It’s 16 years since that day. Seattle’s Mardi Gras riots in 2001. A 20-year-old man came to the rescue of a woman.

“Instincts just took over,” said Cameron Langridge, the brother of the Good Samaritan.

Kris Kime was trying to save someone he didn’t even know, and he was beaten to the death by someone in the crowd.

Kim Kime Parks lost a son.

“I’m so proud of him, and I know he’s probably going, ‘Oh God, there goes mom talking about me again,'” Kime Parks said.

What she’s talking about is her son Kris’ legacy and gifts of life.

It started with a conversation before that fateful night. Kime had told his mom he wanted to be an organ donor and so he made sure it said so on his license. And so when Kime was killed, his organs went to others.

“The people who received his organs and received the bones and tissues; you look at it, and all those people are the people he directly impacted,” says Langridge.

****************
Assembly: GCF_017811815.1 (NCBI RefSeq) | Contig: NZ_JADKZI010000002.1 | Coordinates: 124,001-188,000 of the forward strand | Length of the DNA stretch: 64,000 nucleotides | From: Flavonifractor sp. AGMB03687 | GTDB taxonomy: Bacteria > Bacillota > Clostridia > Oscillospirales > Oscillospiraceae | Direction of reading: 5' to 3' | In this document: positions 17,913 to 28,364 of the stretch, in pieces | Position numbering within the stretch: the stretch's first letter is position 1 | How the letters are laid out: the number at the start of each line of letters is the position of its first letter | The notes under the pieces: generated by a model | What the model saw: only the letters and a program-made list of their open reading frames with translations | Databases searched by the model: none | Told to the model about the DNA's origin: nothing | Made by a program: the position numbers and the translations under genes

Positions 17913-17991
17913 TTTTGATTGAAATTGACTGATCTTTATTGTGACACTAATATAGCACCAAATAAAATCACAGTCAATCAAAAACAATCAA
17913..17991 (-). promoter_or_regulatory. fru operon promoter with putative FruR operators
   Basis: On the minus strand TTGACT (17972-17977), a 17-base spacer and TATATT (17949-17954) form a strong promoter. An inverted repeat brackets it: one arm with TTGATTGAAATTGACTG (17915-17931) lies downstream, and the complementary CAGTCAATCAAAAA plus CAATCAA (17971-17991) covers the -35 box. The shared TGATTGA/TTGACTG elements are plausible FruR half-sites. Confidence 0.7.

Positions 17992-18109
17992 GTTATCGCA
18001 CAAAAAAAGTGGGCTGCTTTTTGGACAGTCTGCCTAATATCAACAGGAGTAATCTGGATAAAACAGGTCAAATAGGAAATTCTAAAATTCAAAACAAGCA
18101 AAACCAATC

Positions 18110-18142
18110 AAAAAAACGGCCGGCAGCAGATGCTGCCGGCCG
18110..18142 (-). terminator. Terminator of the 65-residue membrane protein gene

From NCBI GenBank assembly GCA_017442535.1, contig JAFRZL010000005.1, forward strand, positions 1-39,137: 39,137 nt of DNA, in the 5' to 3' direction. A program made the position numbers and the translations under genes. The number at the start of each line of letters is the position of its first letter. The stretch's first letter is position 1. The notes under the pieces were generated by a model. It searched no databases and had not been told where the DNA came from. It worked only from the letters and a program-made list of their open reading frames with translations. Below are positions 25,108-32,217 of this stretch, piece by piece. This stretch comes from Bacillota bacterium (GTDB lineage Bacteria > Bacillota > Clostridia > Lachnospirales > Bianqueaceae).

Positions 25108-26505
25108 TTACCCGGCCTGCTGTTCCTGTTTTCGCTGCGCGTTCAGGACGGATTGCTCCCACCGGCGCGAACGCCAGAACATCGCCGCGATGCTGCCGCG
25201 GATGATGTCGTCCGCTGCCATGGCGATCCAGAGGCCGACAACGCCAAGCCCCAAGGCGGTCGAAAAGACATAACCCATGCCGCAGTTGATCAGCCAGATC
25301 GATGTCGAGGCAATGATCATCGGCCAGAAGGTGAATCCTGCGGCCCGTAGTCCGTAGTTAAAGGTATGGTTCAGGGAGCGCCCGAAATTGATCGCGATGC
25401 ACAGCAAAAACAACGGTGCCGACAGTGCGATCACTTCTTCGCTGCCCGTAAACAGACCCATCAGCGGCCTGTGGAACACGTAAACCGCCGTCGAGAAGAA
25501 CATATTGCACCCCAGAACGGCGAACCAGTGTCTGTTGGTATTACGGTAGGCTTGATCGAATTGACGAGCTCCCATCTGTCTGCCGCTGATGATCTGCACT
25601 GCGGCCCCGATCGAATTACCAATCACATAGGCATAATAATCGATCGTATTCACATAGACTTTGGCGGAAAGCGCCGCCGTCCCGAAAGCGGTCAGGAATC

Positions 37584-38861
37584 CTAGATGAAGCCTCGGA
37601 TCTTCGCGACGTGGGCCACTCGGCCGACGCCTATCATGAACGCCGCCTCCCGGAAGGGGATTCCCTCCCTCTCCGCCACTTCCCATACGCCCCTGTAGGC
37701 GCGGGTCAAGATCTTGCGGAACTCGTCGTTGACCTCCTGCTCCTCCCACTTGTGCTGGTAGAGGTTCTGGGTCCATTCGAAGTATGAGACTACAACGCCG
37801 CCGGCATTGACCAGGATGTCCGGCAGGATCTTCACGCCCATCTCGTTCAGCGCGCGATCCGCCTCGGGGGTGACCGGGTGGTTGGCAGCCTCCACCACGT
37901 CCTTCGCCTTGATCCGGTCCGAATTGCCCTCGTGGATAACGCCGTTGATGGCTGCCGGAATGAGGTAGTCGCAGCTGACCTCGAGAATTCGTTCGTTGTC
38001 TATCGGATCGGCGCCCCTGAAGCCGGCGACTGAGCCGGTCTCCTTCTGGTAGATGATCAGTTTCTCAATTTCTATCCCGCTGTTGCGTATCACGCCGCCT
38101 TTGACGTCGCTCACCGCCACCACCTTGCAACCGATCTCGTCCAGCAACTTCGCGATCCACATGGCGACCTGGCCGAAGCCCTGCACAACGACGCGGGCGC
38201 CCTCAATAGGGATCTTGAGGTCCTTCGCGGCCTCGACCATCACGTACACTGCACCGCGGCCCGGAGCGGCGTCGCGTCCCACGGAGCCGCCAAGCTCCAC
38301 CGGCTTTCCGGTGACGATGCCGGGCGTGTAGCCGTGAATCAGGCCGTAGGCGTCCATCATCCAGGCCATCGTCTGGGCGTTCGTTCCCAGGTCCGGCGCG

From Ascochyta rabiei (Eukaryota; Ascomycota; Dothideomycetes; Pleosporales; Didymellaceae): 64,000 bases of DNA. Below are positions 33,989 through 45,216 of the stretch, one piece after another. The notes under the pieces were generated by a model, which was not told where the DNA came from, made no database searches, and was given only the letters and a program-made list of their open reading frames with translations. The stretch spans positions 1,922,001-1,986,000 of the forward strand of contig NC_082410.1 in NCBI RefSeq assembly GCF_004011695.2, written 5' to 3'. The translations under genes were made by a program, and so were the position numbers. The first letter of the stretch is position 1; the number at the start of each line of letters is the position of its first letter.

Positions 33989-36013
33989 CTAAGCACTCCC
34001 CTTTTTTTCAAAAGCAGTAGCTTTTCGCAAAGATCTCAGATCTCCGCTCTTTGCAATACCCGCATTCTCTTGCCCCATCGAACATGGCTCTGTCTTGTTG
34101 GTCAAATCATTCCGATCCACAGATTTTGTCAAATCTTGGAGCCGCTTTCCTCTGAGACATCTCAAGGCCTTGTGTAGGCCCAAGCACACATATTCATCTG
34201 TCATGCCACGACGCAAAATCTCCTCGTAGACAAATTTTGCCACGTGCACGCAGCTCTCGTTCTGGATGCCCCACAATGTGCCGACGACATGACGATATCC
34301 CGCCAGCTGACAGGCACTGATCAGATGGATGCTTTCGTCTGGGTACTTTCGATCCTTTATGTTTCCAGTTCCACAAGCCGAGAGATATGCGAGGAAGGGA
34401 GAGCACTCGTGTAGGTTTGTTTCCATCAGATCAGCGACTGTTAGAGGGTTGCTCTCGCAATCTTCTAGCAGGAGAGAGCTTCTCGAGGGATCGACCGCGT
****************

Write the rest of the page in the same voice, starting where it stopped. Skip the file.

Ray Page received Kime’s right kidney.

“Kidney’s working perfect,” he said. “If the rest of the body were working as good I’d be in great shape.”

The other kidney recipient, Jessie Bettes, had her life was extended six years, and as a result, she got to go to her daughter’s wedding. And there’s the man with Kime’s heart. The heart of a hero – Larry Levinson.

“I just ran to him and hugged him so hard and listened to his heart and ‘Oh my God, it’s Kris. It’s Kris,’” Kime Parks said of the first time she met Levinson.

It was all because of a young man who left behind something no one could take from him, even when someone took his life. It’s the gift to help others live.

For information about organ donations visit LifeCenter Northwest online at